A tetropter on the verge of being snapped up by a tetrapterate
I turned to the world of 'micro air vehicles' for proof, but had to end the post with a question, as I could not find solid proof that a similar flight mechanism had indeed been invented.
Luckily, I can now report that there was indeed such a flying vehicle: the Mentor, and it flew in 2002! I emailed Roy Kornbluh (see the previous post), and he was kind enough to confirm that each of the Mentor's four wings clapped against both of its neighbours. Moreover, he directed me to a website with footage of the vehicle in flight. If you want to see it at its original place, you can find it here.
But you can also simply admire it here:
So the radial flight principle has been proven!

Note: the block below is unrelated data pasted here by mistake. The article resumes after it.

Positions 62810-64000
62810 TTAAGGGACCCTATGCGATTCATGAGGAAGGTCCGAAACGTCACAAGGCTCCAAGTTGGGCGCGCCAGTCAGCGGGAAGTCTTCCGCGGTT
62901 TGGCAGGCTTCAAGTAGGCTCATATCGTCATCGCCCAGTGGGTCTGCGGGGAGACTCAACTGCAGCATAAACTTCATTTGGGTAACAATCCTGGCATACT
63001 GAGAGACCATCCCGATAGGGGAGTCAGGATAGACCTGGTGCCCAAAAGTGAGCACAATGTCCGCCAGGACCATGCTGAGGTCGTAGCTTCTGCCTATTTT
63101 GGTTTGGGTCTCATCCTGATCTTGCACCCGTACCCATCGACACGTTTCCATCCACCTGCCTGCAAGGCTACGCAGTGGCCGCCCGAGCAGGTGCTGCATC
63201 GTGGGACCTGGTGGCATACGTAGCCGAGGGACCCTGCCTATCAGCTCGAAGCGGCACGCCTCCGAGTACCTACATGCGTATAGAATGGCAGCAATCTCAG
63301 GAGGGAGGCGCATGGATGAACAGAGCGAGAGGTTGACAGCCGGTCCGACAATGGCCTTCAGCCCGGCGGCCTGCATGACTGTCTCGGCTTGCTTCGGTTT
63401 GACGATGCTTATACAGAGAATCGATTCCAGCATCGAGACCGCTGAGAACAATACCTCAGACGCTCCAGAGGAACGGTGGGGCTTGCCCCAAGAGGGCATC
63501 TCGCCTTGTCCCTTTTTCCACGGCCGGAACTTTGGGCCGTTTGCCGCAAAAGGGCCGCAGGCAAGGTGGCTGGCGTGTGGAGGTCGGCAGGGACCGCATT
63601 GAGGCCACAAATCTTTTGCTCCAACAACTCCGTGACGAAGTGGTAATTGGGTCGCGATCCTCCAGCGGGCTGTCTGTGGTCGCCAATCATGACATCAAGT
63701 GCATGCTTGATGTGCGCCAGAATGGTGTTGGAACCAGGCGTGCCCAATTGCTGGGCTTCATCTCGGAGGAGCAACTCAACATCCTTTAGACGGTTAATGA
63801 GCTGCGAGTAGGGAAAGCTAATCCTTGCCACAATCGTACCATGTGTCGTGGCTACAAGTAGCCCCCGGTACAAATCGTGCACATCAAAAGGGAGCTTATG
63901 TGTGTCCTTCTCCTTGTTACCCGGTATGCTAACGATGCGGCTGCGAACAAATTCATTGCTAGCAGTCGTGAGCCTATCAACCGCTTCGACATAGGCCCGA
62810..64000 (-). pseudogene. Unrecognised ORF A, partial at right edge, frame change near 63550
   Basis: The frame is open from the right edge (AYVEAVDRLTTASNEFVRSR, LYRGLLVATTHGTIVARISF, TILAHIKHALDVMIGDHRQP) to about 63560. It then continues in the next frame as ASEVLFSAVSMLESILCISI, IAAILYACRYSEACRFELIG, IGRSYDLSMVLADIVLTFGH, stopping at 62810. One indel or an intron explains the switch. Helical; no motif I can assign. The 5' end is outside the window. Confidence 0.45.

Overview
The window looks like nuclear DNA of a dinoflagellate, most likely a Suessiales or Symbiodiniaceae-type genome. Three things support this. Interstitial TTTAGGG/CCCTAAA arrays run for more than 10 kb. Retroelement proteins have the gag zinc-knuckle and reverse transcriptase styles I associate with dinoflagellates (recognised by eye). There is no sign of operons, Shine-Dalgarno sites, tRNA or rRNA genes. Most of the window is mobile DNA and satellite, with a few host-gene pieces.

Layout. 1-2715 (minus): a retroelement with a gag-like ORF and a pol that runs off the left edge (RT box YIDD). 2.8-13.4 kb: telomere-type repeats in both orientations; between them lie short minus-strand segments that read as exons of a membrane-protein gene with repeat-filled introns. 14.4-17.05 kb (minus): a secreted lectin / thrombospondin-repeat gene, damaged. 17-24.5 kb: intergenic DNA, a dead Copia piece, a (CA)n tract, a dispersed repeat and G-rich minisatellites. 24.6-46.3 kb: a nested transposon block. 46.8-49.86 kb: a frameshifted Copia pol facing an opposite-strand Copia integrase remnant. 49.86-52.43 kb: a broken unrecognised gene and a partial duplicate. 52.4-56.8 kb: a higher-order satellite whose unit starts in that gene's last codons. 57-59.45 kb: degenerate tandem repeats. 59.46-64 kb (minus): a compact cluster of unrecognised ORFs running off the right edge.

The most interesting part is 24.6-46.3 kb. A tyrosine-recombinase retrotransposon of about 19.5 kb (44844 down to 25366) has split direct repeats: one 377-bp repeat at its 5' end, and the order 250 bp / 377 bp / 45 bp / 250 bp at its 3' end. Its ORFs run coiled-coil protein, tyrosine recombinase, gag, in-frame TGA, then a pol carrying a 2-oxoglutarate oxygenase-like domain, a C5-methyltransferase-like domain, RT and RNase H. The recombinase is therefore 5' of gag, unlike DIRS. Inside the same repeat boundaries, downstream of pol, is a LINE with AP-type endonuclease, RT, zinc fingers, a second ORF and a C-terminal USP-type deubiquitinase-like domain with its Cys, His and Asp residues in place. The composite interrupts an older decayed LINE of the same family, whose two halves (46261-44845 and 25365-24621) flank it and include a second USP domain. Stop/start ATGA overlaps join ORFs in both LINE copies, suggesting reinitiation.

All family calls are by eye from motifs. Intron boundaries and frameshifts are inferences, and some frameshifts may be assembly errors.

That does not mean that tetropters must exist on other planets. But my hypothesis is that they could, and that their mode of flying makes sense depending on what you start with. Perhaps ancestry is the simpleanswer to the question what determines whether evolution produces radial or bilateral flying body plans. Animals with bilateral symmetry that take to the air will probably end up with bilateral wings. All animal groups that evolved flight on Earth (insects, pterosaurs, bats and birds) started with a bilateral body plan in the first place. But if animals such as starfishes had gone for a more active mode of life, and had made it to land as well, perhaps their descendants would have made it into the air. If so, they would have started with a radial body plan. If evolution had taken this course, perhaps there would be animals with radial flight on Earth right now. For now, it's just machines.